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M&A Minute: Launching A New Website Post-M&A

May 29, 2024

Greetings. I’m Bill Gullan, President of Finch Brands. This is M&A Minute. We are a real-world brand consultancy. Today, we’re going to talk about a tactical but important question. When should you launch a new website in the wake of M&A activity?

When to Build a Post-M&A Website

This is specifically for organizations that are integrating in meaningful ways. An example is if some brand names are going away and the goal of the brand architecture, coming out of the deal, is for something that is streamlined. Something that either is bringing equities together into one place or significantly compresses the digital footprint of the firm to create a central fact of existence within the digital realm.

If that’s in the plan, when is the right time to launch an integrated website? A website is a central artifact of your business. This is certainly true in B2B categories where it is a dominant lead generation source for sales and marketing activity in the consumer realm. The web is important to transactions as well.

The temptation is to launch a new website on day one of an acquisition or merger. It creates greater communication efficiency and a greater sense of convergence. It brings everyone to one place. In some cases, it makes sense to launch that integrated website right away. 

That said, there is a counterpoint. Again, the right answer is based on the very specific nuances of the companies involved, the category, etc. But one alternative that we’ve pursued with clients is based on the fact that acquired brands are often not sunsetting on day one.

Aligning Brand Migration with the New Website Launch

There’s going to be a migration path. At the end of that migration, which can take months or even years, you have brought along the team, the broader market, customers, and prospects with the deal so they know that change is happening.

But while you’re migrating, that full change has not been affected yet. It might make sense to tie the new integrated website to the end of the migration, not the deal. The new website ultimately goes live in an integrated way once that migration is complete.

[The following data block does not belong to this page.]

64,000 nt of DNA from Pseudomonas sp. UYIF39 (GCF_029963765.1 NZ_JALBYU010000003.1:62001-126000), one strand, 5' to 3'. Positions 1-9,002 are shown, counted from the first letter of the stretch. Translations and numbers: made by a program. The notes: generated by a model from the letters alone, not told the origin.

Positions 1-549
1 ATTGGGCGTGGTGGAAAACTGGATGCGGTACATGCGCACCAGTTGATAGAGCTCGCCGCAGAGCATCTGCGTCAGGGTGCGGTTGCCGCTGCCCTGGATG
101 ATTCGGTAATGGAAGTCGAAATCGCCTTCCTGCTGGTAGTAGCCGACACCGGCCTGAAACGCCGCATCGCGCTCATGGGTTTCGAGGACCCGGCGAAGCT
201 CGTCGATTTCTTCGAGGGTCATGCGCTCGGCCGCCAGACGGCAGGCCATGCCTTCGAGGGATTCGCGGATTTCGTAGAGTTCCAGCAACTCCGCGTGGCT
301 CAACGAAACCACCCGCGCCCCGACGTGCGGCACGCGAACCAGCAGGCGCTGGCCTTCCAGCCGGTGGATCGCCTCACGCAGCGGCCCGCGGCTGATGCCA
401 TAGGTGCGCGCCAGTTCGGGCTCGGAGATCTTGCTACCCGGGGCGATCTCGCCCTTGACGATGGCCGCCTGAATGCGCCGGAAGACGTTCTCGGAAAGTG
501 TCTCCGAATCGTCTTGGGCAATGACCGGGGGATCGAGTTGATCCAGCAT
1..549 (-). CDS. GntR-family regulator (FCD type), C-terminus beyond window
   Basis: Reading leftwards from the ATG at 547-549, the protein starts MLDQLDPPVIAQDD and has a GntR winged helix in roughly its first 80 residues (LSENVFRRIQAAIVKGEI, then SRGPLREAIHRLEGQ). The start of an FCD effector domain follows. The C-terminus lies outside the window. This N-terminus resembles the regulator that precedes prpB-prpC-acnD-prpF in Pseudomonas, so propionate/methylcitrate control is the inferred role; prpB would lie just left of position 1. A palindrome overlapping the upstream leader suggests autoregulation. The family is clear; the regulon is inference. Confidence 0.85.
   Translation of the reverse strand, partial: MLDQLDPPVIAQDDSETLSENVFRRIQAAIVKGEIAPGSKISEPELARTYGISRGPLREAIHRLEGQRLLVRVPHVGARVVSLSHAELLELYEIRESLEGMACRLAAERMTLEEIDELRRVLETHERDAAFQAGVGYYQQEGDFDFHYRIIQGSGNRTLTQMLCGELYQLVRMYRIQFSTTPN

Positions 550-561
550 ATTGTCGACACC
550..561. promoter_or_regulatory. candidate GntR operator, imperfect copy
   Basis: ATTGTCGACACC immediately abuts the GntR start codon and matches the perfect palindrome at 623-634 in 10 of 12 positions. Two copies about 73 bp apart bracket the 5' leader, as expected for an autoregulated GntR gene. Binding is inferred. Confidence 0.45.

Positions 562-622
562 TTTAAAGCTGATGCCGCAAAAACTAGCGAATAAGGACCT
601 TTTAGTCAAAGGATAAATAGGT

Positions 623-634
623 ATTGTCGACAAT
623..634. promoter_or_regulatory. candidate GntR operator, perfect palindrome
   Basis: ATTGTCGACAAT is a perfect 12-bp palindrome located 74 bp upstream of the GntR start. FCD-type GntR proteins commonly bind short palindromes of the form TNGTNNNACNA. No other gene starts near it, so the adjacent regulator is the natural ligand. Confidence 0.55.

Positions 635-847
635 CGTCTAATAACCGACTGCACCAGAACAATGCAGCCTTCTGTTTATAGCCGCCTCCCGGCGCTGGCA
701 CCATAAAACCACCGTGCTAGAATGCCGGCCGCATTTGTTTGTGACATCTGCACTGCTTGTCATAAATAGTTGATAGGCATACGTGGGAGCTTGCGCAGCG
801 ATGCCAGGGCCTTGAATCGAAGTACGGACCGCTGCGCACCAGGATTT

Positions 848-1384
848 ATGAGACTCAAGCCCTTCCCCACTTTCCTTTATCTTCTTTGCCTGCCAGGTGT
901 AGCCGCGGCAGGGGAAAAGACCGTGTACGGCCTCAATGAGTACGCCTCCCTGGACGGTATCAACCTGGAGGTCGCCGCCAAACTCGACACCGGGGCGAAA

Now, the counterpoint to that is that you miss out on the efficiency benefits. You miss out on the ability to bring people into one central place, which might be fundamental to the deal thesis.

H3: Crafting Landing Pages for Mergers and Acquisitions

One workaround that we found is creating temporary landing pages for the companies involved. So, when someone visits one of those sites, there’s a dedicated landing page that talks about the deal. It talks about what’s happening and the vision for the future. 

But once one clicks through that landing page, one goes to the legacy site. Now, on the legacy site, the powered buyer or the endorser might be there. The main hero image or content might be the press release announcing the transaction, talking about what’s staying the same as well as what’s different.

Then, for the period of time that those constituent brands still exist, the web experience enables those who visit to navigate to the places that they’re familiar with: the products and services, the client relations capabilities within the website, the locations of the business, etc. That’s a way of taking that path to herald newness and to suggest that a new integrated experience is coming.

What it doesn’t do is confuse the market. It doesn’t leave stakeholders at a loss for what’s happening or how to access the information they’re familiar with. Again, there is no singular right answer. It should be based on individual characteristics and considerations. 

Create an Integrated and Purposeful M&A Website

It may not make sense for the integrated website to launch as the deal closes. It may be better for that to occur further down the path when communications with stakeholders have transpired.

Some of the key questions to answer include how the product and service lines are being rationalized, how the sales and marketing team is being organized, and how the client success and customer service team will serve existing vs. new customers. 

Once those decisions are made, it will be easier to create an integrated website that is logical and that helps folks get to the right place. The crucial question is when and how to launch the market-facing digital integration, such as a website and related technical capabilities, to the broader marketplace.That’s our M&A Minute. If you have any questions, contact Finch Brands today and subscribe to our YouTube channel for future videos.

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